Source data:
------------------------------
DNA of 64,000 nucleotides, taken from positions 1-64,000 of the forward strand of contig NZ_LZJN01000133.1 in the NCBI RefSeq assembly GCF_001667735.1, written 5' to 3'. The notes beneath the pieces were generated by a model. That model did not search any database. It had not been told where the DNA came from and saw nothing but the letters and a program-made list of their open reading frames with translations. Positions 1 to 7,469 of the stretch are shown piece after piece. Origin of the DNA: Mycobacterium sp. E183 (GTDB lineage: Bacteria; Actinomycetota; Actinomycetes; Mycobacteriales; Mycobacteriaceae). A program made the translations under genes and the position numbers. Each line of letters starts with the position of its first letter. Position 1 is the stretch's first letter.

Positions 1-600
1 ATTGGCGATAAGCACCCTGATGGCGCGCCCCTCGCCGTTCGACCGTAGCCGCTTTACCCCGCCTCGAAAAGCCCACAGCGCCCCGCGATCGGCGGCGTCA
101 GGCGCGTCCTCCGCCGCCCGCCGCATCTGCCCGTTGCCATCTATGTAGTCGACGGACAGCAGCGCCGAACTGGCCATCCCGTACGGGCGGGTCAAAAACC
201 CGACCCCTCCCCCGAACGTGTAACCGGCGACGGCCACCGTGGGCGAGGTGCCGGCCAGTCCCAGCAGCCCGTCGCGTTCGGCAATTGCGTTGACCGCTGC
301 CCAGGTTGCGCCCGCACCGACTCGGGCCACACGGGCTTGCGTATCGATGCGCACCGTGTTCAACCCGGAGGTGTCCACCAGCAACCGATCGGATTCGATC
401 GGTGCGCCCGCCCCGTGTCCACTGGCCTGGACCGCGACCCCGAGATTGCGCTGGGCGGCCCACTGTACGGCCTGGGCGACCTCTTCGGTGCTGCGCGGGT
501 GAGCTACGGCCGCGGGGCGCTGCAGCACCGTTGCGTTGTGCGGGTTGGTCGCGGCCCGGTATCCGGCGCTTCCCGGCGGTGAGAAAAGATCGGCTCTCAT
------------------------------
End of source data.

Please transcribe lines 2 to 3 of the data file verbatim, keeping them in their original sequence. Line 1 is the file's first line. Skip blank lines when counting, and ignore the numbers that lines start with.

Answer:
Positions 1-600
1 ATTGGCGATAAGCACCCTGATGGCGCGCCCCTCGCCGTTCGACCGTAGCCGCTTTACCCCGCCTCGAAAAGCCCACAGCGCCCCGCGATCGGCGGCGTCA